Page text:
Live by the Word

When I was in high school, I had the privilege of visiting the United StatesHolocaustMemorialMuseum in WashingtonD.C.  The museum offers an incredibly moving experience, and is filled with three-plus floors of token items that survived Nazi Germany, as well as annals and memorabilia that endured World War II.  In addition, video footage from the time period is shown on multiple television screens throughout the exhibit. 

During my visit, there is one video in particular that I remember watching.  This video gave the tourist a synopsis of what it was like to live as a Jew under Nazi Germany rule.  It spoke of the 1920s and the inflation that inflicted the German national economy as a repercussion of World War I.  I specifically remember the narrator of the video talking about the scarcity of food, and how it literally cost thousands of dollars just to buy a loaf of bread. 


Can you imagine that?  Bread, one of the cheapest foods that you can buy in America today, was thousands of dollars (or quite possibly more.)  For these people, bread was an essential daily diet item, and it suddenly became a scarce commodity.  Their survival depended on the availability of food, and many died or suffered through malnourishment until death as a result of famine and empty pockets. 

As a spiritual parallel, I’d like to offer up this question: If the Word of God was taken from you today, how long could you survive...spiritually speaking? 

God’s Word is essential to our spiritual health.  Jesus said in Matthew 4:4 that “’People do not live by bread alone, but by every word that comes from the mouth of God.’”  It’s a reflection of the Old Testament sentiments of Joshua, as is written in Joshua 1:8:

8"This book of the law shall not depart from your mouth, but you shall meditate on it day and night, so that you may be careful to do according to all that is written in it; for then you will make your way prosperous, and then you will have success.”

So what’s the practical application of this idea?  I’ve broken it down into three categories that should help you as you utilize God’s Word to grow in your faith. 



The Bible is a book written by God Himself (along with the help of many divinely appointed men).  Paul writes to Timothy that “All Scripture is God-breathed and is useful for teaching, rebuking, correcting and training in righteousness, so that the servant of God may be thoroughly equipped for every good work.” (2 Timothy 3:16-17)  So apparently, the Word is important. 

But do we really treat it as though it’s something we can’t live without?   Do we meditate on it day and night?   Or do we leave our copies of the Scriptures on dusty shelves and in unopened smartphone apps? 

As believers, we must read the Word.  It should be a part of our daily practice of worship and devotion to the Lord of our lives.  Starving ourselves from the Word by deprivation will only lead to spiritual anorexia.  And this takes us in a direction opposite from what God desires of maturing believers.  (1 Cor. 3:1-3, Heb. 5:11-14)


Hearing the Word of God preached and taught by others is constructive.  For some, an audible communication of Scripture brings new life to God’s story.  As we listen to the truth of the Word, God equips us for service and we gain the passion and encouragement we need to couple our faith with actions.  This pattern honors God, and as Jesus himself said in Luke “...blessed are all who hear the word of God and put it into practice."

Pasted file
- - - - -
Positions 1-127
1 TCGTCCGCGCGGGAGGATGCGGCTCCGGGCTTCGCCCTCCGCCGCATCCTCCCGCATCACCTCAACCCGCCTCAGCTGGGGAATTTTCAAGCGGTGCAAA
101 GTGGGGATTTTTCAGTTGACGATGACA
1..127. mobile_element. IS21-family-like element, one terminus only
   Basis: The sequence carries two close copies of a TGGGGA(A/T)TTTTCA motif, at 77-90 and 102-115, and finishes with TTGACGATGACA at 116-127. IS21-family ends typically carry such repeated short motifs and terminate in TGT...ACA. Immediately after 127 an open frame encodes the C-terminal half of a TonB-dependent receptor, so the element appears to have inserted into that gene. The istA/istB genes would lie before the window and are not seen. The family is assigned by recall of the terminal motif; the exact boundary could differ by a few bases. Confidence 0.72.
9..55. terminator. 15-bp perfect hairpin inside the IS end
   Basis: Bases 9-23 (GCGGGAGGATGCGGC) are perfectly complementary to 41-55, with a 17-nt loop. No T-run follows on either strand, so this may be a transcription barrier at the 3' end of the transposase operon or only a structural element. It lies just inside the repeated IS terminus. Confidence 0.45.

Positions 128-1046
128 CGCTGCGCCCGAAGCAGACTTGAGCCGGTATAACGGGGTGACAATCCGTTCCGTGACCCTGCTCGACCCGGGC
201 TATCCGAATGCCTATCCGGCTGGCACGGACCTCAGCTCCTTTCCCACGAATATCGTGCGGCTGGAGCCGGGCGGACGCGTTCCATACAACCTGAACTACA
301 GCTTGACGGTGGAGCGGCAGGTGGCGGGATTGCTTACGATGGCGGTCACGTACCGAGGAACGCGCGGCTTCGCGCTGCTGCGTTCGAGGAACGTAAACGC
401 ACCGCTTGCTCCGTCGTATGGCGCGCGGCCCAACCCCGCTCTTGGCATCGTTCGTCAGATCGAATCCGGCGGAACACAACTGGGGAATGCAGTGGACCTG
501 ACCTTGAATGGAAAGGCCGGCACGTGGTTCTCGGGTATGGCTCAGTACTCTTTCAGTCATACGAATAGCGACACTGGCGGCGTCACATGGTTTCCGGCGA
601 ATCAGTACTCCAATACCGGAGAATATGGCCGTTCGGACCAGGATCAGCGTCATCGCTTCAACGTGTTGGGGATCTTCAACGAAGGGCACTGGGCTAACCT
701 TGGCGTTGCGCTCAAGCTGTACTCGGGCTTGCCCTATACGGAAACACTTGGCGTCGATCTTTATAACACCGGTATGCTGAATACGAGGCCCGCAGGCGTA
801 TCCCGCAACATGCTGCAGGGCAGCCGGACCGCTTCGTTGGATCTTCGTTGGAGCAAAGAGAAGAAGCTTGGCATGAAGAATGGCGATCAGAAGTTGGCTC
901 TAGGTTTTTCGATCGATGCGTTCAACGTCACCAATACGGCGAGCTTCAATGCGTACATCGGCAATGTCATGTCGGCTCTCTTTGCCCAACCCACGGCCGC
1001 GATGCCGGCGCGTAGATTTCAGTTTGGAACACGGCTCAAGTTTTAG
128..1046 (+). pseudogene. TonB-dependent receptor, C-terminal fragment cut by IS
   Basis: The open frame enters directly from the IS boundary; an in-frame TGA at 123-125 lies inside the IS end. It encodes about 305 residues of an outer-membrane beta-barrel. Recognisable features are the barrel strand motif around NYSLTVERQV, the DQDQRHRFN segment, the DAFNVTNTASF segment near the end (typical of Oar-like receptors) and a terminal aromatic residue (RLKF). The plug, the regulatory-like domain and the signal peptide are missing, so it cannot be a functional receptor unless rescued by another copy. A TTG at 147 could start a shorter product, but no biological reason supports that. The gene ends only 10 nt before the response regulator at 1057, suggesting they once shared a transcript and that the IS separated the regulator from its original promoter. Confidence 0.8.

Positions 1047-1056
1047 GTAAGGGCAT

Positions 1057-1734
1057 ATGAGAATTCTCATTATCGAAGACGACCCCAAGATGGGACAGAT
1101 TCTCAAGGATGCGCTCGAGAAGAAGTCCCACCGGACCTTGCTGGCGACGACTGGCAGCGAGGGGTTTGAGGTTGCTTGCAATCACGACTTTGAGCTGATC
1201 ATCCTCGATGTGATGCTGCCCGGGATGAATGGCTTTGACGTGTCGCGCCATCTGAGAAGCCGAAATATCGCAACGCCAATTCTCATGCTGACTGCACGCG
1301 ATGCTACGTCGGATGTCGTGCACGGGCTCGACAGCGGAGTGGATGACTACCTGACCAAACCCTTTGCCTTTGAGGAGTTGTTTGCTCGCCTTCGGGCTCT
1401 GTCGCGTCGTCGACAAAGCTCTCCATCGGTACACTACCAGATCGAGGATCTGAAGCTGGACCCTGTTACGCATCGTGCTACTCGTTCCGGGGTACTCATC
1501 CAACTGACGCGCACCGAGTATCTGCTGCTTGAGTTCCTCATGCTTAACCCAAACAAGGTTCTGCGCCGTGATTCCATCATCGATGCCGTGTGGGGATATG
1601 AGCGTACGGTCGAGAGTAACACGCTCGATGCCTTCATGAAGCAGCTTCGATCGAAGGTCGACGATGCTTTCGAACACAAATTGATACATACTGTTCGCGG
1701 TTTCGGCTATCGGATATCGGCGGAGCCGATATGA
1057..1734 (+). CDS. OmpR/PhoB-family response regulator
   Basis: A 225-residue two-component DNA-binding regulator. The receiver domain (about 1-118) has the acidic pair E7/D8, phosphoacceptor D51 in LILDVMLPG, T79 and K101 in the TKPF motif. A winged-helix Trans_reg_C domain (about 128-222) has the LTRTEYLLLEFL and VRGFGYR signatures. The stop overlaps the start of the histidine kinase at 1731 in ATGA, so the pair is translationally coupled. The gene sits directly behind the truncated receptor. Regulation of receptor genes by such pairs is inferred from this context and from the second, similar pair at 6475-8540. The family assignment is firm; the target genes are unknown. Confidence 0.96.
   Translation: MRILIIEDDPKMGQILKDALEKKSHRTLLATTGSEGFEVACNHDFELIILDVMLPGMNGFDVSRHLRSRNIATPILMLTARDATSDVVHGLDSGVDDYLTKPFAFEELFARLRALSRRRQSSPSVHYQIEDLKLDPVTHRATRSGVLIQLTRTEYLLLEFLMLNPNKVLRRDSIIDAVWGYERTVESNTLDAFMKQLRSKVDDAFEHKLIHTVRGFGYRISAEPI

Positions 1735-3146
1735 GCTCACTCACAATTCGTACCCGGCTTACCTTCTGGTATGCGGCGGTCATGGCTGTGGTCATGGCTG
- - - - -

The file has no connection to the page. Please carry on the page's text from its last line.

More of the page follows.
Words are powerful.  They can unite nations.  They can destroy relationships.  The Word of God bears even more power.  So what could be better than putting God’s Holy Word into your heart and mouth?

Moses challenged the children of Israel to do this very thing.  As they wandered through the wilderness, he encouraged them with these words:

6 you must commit yourselves wholeheartedly to these commands that I am giving you today. 7 Repeat them again and again to your children. Talk about them when you are at home and when you are on the road, when you are going to bed and when you are getting up. 8 Tie them to your hands and wear them on your forehead as reminders. 9 Write them on the doorposts of your house and on your gates.

Juicing seems to be all the rage amongst health fanatics as of late.  I’m certainly no health freak, but if I were to use a citrus squeezer to squeeze a lemon, I would expect to get lemon juice from the lemon.  Not apple juice. 

The same can be said of us.  Jesus says in Luke 6:45: “A good person produces good things from the treasury of a good heart, and an evil person produces evil things from the treasury of an evil heart. What you say flows from what is in your heart.”  We will be squeezed....we will be tested (by God) and tempted (by Satan).  If the Word of God is written on our hearts and rests on our tongues, we will almost certainly respond to our trials by ‘producing what is good.’ 

Therefore, it is profitable for us to memorize the Word of God.  It is beneficial to us for our purity, our prayer, and our power over Satan.  In times of need, the Holy Spirit will bring to mind verses that speak to our circumstances.  (Even while writing this devotion I have referenced several verses that I have memorized over my lifetime.)  But if we don’t attempt to memorize Scripture, we are like an unarmed warrior. A bow does one no good if there are no arrows in the quiver.



“12 For the word of God is alive and powerful. It is sharper than the sharpest two-edged sword, cutting between soul and spirit, between joint and marrow. It exposes our innermost thoughts and desires.” Hebrews 4:12

God’s Word is alive.  Read it.  Hear it.  Memorize it.  May God grant you a burning desire to be consumed by all He has to say in His Holy Book.  

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